Daniela Vallega-Neu (Visiting Associate Professor)
Daniela Vallega-Neu earned her PhD at the Albert-Ludwigs-Universität Freiburg (Germany) in 1995 with a work on the notions of grounding and groundlessness in Heidegger and Derrida. Subsequently her research focused on the “bodily dimension in thinking” from a historical-genealogical and phenomenological perspective, exploring works of Plato, Nietzsche, Scheler, Merleau-Ponty, Heidegger, and Foucault. From this project grew her ongoing work on embodied time by focusing on the notion of rhythm. Time is approached in terms of the rhythmic articulation of things and events such that time is of things and events in their encroaching occurrences. At the same time, Vallega-Neu continued intensive work on Heidegger’s Contributions to Philosophy (Of the event). She wrote a widely used introduction to this crucial work titled Heidegger’s Contributions to Philosophy: An Introduction (the book was translated into Chinese), and she just finished a new translation of Contributions to Philosophy together with Richard Rojcewicz (forthcoming with Indiana University Press).
Vallega-Neu’s current book project traces shifts of themes and concepts in Heidegger’s non-public writings from Contributions to Philosophy to Das Ereignis (GA 65, 66, 69, 70, 71). In these non-public writings Heidegger searches at the limit of language for original ways of articulating historical being in terms of Ereignis (event). He does this by departing more and more radically from traditional philosophical thinking and articulation. This occurs by way of a more and more radical interpretation of ancient Greek thought as well as through a profound criticism of our epoch in relation to what Heidegger calls “Machenschaft” (machination) and the abandonment of beings. Vallega-Neu’s book project also takes account of the historical setting of these non-public writings (in German editions they are being called Heidegger’s “seynsgeschichtliche Abhandlungen”), which currently consist in five volumes written between 1936 and 1942, i.e. shortly before and during World War II. A sixth and last volume belonging to and concluding this series (GA 72 written in 1944) has not yet been published and may be included in the project later on. GA 69-71 only recently appeared in German and the volumes are now being translated into English.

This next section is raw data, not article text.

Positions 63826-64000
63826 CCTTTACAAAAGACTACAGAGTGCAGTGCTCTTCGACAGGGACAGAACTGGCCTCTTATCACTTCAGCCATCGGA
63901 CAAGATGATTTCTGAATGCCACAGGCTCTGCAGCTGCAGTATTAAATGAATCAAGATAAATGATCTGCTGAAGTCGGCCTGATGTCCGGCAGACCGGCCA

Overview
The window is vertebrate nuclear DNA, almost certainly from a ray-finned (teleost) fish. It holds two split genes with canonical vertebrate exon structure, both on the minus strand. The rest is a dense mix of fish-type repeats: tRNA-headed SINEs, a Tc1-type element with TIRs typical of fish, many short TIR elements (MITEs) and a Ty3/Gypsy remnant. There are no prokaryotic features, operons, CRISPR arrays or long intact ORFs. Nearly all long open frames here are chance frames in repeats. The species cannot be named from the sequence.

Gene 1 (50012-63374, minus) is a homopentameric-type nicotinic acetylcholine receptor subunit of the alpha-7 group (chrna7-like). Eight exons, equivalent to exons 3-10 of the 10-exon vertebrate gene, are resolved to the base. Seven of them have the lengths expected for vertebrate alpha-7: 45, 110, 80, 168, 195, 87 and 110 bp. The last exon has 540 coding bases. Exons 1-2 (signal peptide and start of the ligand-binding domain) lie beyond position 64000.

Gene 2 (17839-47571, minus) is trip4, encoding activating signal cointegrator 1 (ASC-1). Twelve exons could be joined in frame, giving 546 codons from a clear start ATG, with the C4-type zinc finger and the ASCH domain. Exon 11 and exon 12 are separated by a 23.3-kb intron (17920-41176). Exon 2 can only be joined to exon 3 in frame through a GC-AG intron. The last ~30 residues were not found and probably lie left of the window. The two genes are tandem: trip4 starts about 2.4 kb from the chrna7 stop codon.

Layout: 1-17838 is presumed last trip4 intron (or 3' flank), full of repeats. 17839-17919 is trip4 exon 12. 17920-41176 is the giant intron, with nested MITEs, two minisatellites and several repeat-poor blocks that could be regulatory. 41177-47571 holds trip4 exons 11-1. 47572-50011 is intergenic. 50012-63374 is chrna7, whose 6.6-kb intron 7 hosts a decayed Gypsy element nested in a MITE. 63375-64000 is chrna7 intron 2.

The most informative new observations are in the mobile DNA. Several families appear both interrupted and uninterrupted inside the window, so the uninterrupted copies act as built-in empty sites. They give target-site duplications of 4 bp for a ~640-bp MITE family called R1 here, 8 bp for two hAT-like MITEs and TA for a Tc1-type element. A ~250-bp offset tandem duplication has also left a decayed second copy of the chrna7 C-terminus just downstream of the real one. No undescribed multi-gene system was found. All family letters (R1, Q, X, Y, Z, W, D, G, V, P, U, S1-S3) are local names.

The Bodily Dimension in Thinking (SUNY Press, 2005).
Heidegger’s ‘Contributions to Philosophy.’ An Introduction (Bloomington: Indiana University Press, 2003).
Die Notwendigkeit der Gründung im Zeitalter der Dekonstruktion. Zur Gründung in Heideggers 'Beiträgen zur Philosophie'; unter Hinzuziehung der Derridaschen Dekonstruktion (Berlin: Duncker & Humblot 1997). (“The Need of Grounding in the Age of Deconstruction: On Grounding in Heidegger's 'Contributions to Philosophy’ and its Relation to Derridian Deconstruction.”)
A Companion to Heidegger’s ‘Contributions to Philosophy,’ (Bloomington: Indiana University Press, 2001).
Martin Heidegger, Contributions to Philosophy (Of the Event), (forthcoming with Indiana University Press).
John Sallis, Einbildunkskraft (Mohr/Siebeck, 2010).
Vallega-Neu teaches single author courses, theme-based courses with a historical approach drawing from the classical Western tradition, and courses in phenomenology, hermeneutics, and deconstruction. In the past, she has taught single author courses on Husserl, Heidegger, Gadamer, Merleau-Ponty, Foucault, and Kant, and theme-based courses with a historical approach on topics such as truth, experience and nature, soul and body, theory of ethics, and, more recently, the human place in the cosmos. She also has taught introductory level critical thinking courses on a regular basis.
In the academic year 2011-2012, Vallega-Neu will teach Phil 323 (Moral Theory), Phil 463/563 (Heidegger’s Being and Time), Phil 103 (Critical Thinking), Phil 433/533 (Leibniz), Phil 399 (Place in Cosmos), Phil 415 (Continental Philosophy).